I have always been an Amiga user/fanboy. After my Atari 65 XE which I got at a very early age, and before I was even aware of what the landscape of home computers was at the time, I got my first Amiga 500. Boy did I fall in love with it! Then came the Amiga 1200 and then … well … the Amigas died and I had to move on.
At the same time, the main rival of the Amiga for its price range was the Atari ST. I did not know much about the ST back then, only that it was an inferior machine when it came to graphics capabilities compared to the Amiga, and that it came with MIDI interfaces built in. Not that I knew exactly what that meant, but in my mind the Amiga was superior when it came to graphics and the Atari had more capabilities when it came to audio. Well, I was wrong on that part since I only recently discovered that the Amiga was ALSO vastly superior at the audio department, with 4 PCM channels, as opposed to 3 FM channels (based on the AY-3-8910 audio chip also used in many 8 bit computers like the Amstrad CPC and the ZX Spectrum as well as some old arcade machines like 1942 and Frogger and only had synthesis capabilities and no samples).
But enough about the history lesson, this is not what this blog post is about. Since I recently got my first Atari ST computer (an Atari MEGA ST 2) I am starting to learn a few things about it and how everything worked in Atariland. My ST came with a monochrome monitor, capable of a 640×400 black and white image and not much more. This was a very high resolution for the time and the Atari OS (TOS and GEM) looks very crisp on it, despite the complete lack of color. The only issue was that my OS was in German. While I occasionally like German and speak it a bit, I do prefer my OSes to be in English. But looking into how I would change that, I discovered that in Atariland, the OS is in ROM on the motherboard. Oh well, time to get my trusty screwdriver and open it up.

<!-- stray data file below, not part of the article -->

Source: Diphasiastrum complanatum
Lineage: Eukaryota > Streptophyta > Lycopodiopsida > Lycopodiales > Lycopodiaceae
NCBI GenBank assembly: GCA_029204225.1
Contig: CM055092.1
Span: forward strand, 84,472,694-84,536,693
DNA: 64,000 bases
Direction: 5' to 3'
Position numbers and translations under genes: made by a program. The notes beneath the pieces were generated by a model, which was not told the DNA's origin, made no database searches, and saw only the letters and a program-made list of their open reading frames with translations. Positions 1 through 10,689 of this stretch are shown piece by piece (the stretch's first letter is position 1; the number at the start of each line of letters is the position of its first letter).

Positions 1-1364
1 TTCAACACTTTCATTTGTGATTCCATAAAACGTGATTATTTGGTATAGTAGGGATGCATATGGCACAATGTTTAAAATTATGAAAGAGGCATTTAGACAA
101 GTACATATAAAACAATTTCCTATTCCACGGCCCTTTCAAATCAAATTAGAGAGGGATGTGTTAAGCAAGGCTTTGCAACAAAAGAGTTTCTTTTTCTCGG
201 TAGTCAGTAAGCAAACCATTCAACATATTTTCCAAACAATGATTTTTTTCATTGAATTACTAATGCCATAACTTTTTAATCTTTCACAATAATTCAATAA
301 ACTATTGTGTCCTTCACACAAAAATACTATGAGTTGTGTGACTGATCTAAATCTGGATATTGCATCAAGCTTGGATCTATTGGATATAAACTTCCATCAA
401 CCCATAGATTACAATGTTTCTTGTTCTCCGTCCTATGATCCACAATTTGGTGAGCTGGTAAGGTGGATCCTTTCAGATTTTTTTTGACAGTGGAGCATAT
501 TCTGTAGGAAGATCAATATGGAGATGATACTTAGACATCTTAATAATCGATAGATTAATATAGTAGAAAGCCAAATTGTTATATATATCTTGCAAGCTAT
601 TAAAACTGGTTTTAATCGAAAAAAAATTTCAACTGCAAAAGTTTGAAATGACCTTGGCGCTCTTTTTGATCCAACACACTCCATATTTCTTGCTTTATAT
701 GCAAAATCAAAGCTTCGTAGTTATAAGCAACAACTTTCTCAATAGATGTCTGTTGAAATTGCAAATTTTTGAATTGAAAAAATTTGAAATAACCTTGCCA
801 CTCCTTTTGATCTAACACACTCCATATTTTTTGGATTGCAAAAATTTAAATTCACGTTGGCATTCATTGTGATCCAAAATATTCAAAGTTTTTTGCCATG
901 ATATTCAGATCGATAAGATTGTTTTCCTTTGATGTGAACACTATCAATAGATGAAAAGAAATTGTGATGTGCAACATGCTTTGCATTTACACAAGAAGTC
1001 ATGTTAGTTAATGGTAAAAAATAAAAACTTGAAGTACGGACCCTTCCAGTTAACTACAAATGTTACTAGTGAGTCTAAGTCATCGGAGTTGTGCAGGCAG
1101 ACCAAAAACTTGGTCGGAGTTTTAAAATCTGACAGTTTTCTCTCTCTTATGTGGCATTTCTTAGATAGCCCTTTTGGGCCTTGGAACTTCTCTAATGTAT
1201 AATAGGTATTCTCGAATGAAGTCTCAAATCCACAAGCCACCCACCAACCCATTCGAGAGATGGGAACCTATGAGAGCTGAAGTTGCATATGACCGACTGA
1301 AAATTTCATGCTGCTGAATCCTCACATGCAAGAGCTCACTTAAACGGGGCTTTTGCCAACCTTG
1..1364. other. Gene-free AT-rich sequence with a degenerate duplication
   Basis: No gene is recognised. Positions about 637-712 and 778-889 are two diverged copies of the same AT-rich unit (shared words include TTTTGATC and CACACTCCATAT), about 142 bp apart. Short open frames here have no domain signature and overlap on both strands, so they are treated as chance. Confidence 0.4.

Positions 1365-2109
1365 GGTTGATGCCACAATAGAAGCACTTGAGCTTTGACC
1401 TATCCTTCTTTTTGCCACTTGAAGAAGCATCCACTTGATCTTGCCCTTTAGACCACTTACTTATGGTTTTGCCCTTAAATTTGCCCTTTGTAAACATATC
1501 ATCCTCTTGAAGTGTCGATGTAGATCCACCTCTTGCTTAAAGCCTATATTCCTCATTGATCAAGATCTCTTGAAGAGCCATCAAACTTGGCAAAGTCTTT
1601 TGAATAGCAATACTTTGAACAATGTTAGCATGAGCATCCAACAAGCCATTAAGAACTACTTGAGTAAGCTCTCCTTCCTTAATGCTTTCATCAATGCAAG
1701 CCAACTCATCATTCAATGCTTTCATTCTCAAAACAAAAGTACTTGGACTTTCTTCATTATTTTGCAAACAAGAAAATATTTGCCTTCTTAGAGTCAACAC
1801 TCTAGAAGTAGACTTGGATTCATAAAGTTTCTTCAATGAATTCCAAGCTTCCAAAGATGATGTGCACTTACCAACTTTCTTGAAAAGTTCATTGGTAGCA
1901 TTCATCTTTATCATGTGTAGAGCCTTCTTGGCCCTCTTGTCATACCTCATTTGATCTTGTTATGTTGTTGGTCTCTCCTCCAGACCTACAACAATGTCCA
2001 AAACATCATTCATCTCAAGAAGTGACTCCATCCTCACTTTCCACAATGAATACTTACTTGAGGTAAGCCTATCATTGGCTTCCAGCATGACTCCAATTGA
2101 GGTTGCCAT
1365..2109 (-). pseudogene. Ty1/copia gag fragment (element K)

After ordering a new set of English TOS chips (TOS 1.04 which was the last version released for non Enhanced versions of the ST – the E in STE models), waiting for a few days (installing a Gotek inside the ST while waiting) they are here. Time to replace the ROMs!
Looking around inside the Mega ST, I found the 6 chips that needed replacement, next to the mighty 68000 CPU. Thankfully, the chips were not soldered to the motherboard but rather sat on sockets so they could be easily removed and replaced.
Removing them was rather simple, trying not to bend their little legs too much so that they broke. This is what they looked like after being removed.
Putting the new chips was even easier. Just align the legs and push gently and evenly down.
Power on and … nothing. No fan spinning, no Gotek getting power. Nothing. This was a scary moment until I realized that I had relied too much on the labels orientation to notice that there is a notch on the side of each chip which has to match the notch on the motherboard chip sockets.
After removing them once more, and placing them back correctly, it was a success and TOS is now in English.